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How Trap Music, Corridos, and the Mexican American Identity Created the L.A. Anthem ‘Radicamos en South Central’

2:26 PM PDT on September 9, 2020

    Welcome to Taco de Sonido, our new monthly music column presented by Tecate, the official beer of L.A. TACO. Each month we'll bring you the latest up-and-coming artists that are staking a claim to the new sound of Los Ángeles. Read, listen,  share, and don't be afraid to share your comments or suggestions for new artists for us to check out. We've got our ears on the street but we want to hear from YOU.

    n las calles de San Bernardino...vamonos!” Fuerza Regida’s lead singer Jesus Ortiz Paz (known as JOP), shouts as their music video for Del Barriobegins. It’s an anthem about proclaiming one’s own love from where you come from through the language of street hustling—the video itself is just a few clicks shy of eight million views on Youtube. The Mexican American band hails from areas that dot San Bernardino counties, such as Colton and Loma Linda. Their blend of regional Mexican Corridos meets the Trap spirit of hip-hop has become one of the most popular new-school corrido bands to come out of Sur Califas. 

    “En el barrio fino en que yo radiqué

    Por las calles del CB me la pasaba bien al tiro

    Con bolsitas de veinte yo comencé

    De a 40 y de a 60 nos empezó a ir muy bien

    Todo al 100”

    Their origin story began in 2015 when lead singer JOP met Khrystian Ramos and Sammy Jaimez at the barbershop. JOP was initially hired to play bass, but JOP stepped up to the mic when the original lead singer left the band. Soon after that, Jose ‘Pelon’ Garcia rounded out the musical group with his tuba. The rest is “nuevo corrido” history.

    The band often refers to their dedication to husting as a large part of how they got their start. The band regularly played a circuit of backyard flyer parties and slanged CD-Rs of recorded covers out of their cars’ trunks around San Bernardino, Colton, and Riverside. Places that often go unnoticed with so much of an emphasis being put on bands and music coming out of the L.A. metro area, but to FR, these Inland Empire communities provided prime real estate in building their steadfast following.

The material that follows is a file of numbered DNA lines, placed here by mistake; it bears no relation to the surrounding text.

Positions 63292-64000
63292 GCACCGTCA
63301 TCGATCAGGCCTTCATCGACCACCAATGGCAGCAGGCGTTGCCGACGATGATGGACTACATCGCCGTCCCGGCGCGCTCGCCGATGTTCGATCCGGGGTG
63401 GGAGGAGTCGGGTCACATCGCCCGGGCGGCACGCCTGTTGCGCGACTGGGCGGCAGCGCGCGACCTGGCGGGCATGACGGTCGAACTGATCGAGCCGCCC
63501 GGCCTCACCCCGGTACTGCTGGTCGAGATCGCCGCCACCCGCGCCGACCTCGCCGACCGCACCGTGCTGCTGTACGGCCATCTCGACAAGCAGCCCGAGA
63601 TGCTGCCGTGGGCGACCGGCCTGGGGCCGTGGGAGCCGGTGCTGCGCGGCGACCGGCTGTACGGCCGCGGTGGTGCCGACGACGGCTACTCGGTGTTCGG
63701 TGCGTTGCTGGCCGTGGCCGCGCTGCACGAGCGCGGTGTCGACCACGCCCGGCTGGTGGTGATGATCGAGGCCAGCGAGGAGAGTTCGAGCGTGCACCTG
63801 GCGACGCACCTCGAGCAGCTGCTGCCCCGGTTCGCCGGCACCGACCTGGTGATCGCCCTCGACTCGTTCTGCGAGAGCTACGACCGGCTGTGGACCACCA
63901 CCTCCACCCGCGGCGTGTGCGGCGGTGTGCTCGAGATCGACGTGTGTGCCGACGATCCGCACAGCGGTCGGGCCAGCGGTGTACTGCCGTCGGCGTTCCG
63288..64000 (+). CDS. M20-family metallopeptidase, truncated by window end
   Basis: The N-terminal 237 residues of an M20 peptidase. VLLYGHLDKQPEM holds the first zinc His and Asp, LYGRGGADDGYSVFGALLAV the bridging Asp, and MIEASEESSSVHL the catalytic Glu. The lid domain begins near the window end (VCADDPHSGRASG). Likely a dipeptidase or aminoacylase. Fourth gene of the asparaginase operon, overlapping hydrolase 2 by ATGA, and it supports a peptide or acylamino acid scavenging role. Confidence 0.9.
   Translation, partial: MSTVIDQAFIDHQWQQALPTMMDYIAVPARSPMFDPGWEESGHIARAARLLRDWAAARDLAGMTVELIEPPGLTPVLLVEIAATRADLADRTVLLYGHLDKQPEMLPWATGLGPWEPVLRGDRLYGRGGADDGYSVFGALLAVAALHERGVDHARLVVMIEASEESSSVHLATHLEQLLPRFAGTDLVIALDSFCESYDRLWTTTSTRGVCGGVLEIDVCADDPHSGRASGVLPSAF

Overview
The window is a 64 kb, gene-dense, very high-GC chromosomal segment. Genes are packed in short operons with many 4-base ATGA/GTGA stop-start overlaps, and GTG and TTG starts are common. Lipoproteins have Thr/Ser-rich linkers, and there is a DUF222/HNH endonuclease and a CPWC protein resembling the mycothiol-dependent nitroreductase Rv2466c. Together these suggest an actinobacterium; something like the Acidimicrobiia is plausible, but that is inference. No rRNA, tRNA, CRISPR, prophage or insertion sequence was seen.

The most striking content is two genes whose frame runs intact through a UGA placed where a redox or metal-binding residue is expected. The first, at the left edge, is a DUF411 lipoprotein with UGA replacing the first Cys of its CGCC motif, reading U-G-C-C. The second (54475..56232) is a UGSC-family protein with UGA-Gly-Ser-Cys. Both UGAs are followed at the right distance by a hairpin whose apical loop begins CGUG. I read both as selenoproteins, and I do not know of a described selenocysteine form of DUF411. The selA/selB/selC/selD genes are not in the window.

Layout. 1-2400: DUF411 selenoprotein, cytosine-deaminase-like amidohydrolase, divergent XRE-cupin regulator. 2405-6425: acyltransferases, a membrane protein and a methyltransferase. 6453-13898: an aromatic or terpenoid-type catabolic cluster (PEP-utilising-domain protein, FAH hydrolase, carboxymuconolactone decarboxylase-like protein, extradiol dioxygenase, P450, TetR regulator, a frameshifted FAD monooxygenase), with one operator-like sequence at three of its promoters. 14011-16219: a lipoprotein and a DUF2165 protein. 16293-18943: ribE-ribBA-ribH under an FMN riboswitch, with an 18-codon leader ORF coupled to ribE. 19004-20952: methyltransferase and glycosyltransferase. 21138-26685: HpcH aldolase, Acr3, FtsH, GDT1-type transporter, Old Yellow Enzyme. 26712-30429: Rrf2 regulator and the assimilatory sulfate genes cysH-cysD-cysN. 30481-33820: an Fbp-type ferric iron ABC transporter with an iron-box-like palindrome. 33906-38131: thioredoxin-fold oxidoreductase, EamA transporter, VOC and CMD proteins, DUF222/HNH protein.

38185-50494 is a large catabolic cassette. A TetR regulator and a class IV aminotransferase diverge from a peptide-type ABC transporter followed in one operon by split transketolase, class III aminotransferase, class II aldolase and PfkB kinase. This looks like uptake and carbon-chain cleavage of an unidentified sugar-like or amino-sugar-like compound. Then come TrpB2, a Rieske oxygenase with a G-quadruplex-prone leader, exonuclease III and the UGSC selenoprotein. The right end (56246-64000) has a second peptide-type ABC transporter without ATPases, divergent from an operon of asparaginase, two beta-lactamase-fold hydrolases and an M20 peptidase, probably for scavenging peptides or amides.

If the band were to pinpoint when they earned a certain level of notoriety, all roads would lead to their breakout hit Radicamos en South Central. The anthemic nature of the first notes of the song hit hard with the perfectly blended mixture of 12-string guitar (known as Bajo Sexto in Español). It becomes celebratory as soon as Garcia’s tuba enters the ballad. Finally, JOP’s rapturous vocals enter the fray with the opening line: “Radicamos en South Central/El negocio anda muy fuerte/Esta zona controlamos/Polvo blanco manejamos/ Para ser exacto en cuadritos los mandamos.”

    These lyrics, like in Del Barrio’s, allude to selling drugs. It is the element that these “Trap Corridos” share with the Trap subgenre in hip-hop. Along with romanticizing the daily grind of getting up every morning to work and provide for your family, these two themes form the pillars of most Trap Corrido lyrics.  

    We are American. We all listen to Snoop Dogg and Easy-E. My parents are Mexican. At home, we’ll be listening to Ramon Ayala, Los Bukis, my dad be bumpin’ Valentin Elizalde.”

    Upon the release of “Radicamos en South Central,” with little to no other streaming platform support other than what was posted on YouTube, the band racked up a cool million views within a few months of its debut. And it’s easy to see why. The expressive nature of the music allows FR to resonate deeply with its audience base. With strong ties to regional Mexican music by adopting the traditional corrido melodies paired with street-wise lyrical content, it quickly became the #1 go-to cover song for the thousands of backyard corrido bands that roam around the backyards and mariscos joints of Los Angeles and beyond. 

    The confluence of hip-hop and street culture can be found throughout their particular genre of music. The instrumentation draws from traditional banda sounds and sometimes feature instruments such as the charcheta (alto tuba) and tololoche (small upright double bass), effortlessly matched with signature braggadocious lyrical content, except, of course, sung in Spanish. A perfect example of the style-blending would be the music video for Radicamos containing imagery of West-Coast hip-hop culture such as lowriders, references to drug dealings, and band members encircled by a cadre of adoring female fans.